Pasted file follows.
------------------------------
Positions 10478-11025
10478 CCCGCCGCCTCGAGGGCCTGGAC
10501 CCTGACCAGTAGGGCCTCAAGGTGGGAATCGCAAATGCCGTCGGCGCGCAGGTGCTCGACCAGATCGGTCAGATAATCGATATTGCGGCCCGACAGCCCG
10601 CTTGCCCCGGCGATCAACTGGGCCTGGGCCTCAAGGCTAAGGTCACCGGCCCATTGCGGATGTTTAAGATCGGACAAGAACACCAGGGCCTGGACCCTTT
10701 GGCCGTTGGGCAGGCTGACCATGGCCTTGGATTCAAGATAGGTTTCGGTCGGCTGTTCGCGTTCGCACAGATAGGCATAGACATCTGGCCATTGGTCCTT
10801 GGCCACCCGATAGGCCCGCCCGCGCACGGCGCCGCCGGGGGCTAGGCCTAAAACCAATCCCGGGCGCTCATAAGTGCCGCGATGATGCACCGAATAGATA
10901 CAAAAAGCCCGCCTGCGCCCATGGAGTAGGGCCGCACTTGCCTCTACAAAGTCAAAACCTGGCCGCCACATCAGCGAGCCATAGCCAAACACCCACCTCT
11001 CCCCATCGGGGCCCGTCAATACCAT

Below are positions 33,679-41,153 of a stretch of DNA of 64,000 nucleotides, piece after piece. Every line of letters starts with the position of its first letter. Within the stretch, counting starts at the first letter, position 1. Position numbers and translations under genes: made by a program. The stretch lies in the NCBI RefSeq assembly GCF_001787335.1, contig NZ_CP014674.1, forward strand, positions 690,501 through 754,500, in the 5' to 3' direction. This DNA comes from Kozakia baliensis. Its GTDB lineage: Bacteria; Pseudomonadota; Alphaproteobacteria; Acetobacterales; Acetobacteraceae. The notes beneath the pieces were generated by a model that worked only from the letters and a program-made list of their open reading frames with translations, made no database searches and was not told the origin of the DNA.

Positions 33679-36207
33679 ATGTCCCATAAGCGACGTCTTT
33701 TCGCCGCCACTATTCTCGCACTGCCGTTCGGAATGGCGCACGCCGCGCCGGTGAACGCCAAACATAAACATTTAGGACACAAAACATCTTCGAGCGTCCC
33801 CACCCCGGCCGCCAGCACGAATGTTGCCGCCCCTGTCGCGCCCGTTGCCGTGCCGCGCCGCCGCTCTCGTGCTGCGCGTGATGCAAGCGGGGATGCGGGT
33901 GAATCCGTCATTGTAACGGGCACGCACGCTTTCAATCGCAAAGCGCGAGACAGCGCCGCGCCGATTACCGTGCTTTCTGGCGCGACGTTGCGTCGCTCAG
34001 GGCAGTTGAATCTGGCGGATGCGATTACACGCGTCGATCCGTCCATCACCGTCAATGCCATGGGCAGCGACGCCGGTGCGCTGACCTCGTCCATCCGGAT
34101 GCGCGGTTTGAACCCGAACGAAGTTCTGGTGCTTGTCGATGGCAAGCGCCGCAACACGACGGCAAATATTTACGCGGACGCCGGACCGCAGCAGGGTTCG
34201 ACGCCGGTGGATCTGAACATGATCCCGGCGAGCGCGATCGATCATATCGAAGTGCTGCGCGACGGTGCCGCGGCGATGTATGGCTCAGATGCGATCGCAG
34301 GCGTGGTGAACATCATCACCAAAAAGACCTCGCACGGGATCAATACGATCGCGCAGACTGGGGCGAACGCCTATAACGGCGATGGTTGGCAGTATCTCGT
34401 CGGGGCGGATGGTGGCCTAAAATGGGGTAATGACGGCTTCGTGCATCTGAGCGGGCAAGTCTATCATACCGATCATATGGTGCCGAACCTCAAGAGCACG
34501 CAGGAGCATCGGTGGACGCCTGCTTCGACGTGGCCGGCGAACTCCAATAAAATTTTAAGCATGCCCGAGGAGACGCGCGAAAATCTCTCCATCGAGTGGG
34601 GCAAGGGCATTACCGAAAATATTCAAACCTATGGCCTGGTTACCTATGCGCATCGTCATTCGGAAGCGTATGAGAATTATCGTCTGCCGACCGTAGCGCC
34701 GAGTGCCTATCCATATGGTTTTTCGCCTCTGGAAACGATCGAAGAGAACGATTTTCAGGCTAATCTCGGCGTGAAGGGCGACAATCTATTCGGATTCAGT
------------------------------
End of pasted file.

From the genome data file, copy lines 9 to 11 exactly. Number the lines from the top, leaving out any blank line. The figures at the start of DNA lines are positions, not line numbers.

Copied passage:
Below are positions 33,679-41,153 of a stretch of DNA of 64,000 nucleotides, piece after piece. Every line of letters starts with the position of its first letter. Within the stretch, counting starts at the first letter, position 1. Position numbers and translations under genes: made by a program. The stretch lies in the NCBI RefSeq assembly GCF_001787335.1, contig NZ_CP014674.1, forward strand, positions 690,501 through 754,500, in the 5' to 3' direction. This DNA comes from Kozakia baliensis. Its GTDB lineage: Bacteria; Pseudomonadota; Alphaproteobacteria; Acetobacterales; Acetobacteraceae. The notes beneath the pieces were generated by a model that worked only from the letters and a program-made list of their open reading frames with translations, made no database searches and was not told the origin of the DNA.

Positions 33679-36207
33679 ATGTCCCATAAGCGACGTCTTT